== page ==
Published on: 26 January 2021

Katherine Jones - Apprentice.jpgIn the UK only 12 per cent of engineers are female, even in the NHS engineering is still a male-dominated industry. 

But Katherine Jones is blazing a trail for women as she becomes the first ever female to complete the NHS Biomedical Engineering apprenticeship in the North East.

The 21-year-old from Gateshead joined South Tyneside and Sunderland NHS Foundation Trust aged 17 and is the first woman in the North East to complete this regional apprenticeship programme.

Now, four other female Clinical Engineers in the region are following in her footsteps. Katherine said: “It’s a huge privilege to be the first woman to complete this training and to be named the first female Clinical Engineering Apprentice in the North East. It’s an amazing job! I’m so happy to be here and show that other girls can come in and do it too.”

Katherine, who is based at South Tyneside District Hospital, studied at college where she completed a BTEC and HNC in Electrical and Electronic Engineering, a Performing Engineering Operations qualification, as well as several health and safety courses. 

As an apprentice at the Trust Katherine gained critical on-the-job experience whilst building up an impressive bank of knowledge. Although she specialised in infusion systems, she is also qualified to repair and maintain other medical devices including, anaesthetics and life support equipment and maternity and monitoring equipment. 

She said: “Every day is different. One day I can be travelling around various community sites carrying out repairs and maintenance on devices like blood pressure machines, thermometers and blood oxygen monitors. The next day I could be in the hospital testing new devices, carrying out servicing or repairs on equipment such as infusion equipment and anaesthetics.”

Katherine is following in the footsteps of her Dad, who also works in the NHS having completed the same apprenticeship when he was Katherine’s age.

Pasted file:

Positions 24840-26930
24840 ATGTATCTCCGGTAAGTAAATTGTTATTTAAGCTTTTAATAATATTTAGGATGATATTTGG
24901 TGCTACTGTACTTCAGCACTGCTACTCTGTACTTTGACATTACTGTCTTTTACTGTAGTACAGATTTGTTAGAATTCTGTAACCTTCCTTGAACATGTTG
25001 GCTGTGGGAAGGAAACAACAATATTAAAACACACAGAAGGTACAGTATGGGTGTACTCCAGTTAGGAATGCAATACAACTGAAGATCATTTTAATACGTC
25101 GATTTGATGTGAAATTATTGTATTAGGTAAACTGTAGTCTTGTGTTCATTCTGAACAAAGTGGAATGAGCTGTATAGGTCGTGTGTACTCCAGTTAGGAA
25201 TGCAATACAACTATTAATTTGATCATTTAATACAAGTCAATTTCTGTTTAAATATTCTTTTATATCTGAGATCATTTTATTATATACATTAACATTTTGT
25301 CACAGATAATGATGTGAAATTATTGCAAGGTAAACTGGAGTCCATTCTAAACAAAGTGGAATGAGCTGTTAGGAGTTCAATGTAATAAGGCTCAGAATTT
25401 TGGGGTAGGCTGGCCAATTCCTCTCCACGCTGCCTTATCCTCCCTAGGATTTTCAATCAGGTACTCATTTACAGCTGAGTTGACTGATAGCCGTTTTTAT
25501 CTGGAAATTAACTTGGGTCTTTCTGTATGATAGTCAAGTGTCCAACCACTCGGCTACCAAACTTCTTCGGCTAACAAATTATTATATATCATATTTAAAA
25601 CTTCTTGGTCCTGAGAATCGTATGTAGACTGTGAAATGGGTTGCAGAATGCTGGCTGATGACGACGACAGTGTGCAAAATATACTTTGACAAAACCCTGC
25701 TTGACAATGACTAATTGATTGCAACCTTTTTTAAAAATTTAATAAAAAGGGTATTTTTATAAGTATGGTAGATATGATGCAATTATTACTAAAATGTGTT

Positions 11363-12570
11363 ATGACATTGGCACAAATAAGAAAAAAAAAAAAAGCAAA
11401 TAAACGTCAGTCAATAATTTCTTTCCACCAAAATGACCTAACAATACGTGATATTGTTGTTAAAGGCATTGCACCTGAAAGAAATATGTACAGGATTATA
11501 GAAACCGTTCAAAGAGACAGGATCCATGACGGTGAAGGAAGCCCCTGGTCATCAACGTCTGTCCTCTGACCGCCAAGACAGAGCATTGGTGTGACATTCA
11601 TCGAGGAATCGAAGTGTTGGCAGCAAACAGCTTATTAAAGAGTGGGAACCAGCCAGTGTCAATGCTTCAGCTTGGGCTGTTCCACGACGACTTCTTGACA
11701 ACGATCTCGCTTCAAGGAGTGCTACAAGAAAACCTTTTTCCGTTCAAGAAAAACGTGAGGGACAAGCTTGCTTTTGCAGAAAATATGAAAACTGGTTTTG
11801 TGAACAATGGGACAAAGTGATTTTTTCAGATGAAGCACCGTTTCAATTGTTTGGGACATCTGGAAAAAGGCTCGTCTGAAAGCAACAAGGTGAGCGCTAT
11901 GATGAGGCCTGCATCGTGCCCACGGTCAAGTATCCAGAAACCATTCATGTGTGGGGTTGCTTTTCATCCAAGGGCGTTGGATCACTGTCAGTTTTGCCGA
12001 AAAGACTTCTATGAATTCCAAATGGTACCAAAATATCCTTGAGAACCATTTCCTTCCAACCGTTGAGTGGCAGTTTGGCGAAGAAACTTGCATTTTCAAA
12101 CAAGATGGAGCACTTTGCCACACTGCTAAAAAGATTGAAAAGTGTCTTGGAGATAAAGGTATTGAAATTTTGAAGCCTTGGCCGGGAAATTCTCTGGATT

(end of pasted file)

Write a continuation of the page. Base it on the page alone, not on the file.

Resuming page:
She said: “Clinical Engineering is such a vital part of the NHS. When you think about all of the equipment that is used in hospitals, everything must be checked and verified before it can be used to ensure that there will be no harm to the patient and also help them in their recovery. 

“I enjoy working at the Trust, there have been a few small struggles along the way but that comes with being a female in a male-dominated role. This has only helped me to grow my own confidence to be able to explain who I am and what I’m doing.” 

Since completing the apprenticeship Katherine has developed excellent professional relationships with the Trust’s community teams and has been managing their medical device repair and maintenance service. 

Mike Cox, Head of Biomedical Engineering at South Tyneside and Sunderland NHS Foundation Trust, said: “Traditionally, Biomedical Engineering has been a male-dominated industry and women have not entered the field in great numbers. We are proud to say that Katherine is blazing a trail for others and there are four women in the region who have followed in her footsteps and are embarking on the same career path.

“We are exceptionally proud of Katherine and what she has achieved. When she joined us in 2016 she was a shy and anxious young woman. Over the course of her training we have seen great personal growth and the 21-year-old woman we see today is a highly skilled and highly confident engineer who is greatly respected across the Trust. She is an asset to our team.”

Ken Bremner, Chief Executive at South Tyneside and Sunderland NHS Foundation Trust, added: "Apprenticeships allow us to attract excellent young people from our local communities and we are committed to nurturing and growing local talent for the benefit of our hospitals and the patients that we treat.Ken Bremner with Katherine Jones.jpg

“We are committed to providing equality of opportunity and whilst engineering is still a male-dominated industry, it’s fantastic to see women like Katherine leading the way in challenging these stereotypes and breaking down barriers - showing that engineering can be an exciting, rewarding and welcoming industry for women.

“I hope other young women will be encouraged to follow Katherine’s example and pursue NHS careers in Healthcare Science which previously they might not have considered.”

South Tyneside and Sunderland NHS Foundation Trust currently employs 49 apprentices in a range of areas including; Pharmacy, Payroll and Finance, Business Administration and Healthcare Support. The majority of the Trust’s apprentices go on have successful careers in the NHS with many gaining full-time employment within the Trust. 

To find out more about apprenticeships with South Tyneside and Sunderland NHS Foundation Trust in a wide range of areas, including healthcare, administration, IT, accountancy and pharmacy, as well as estates, visit: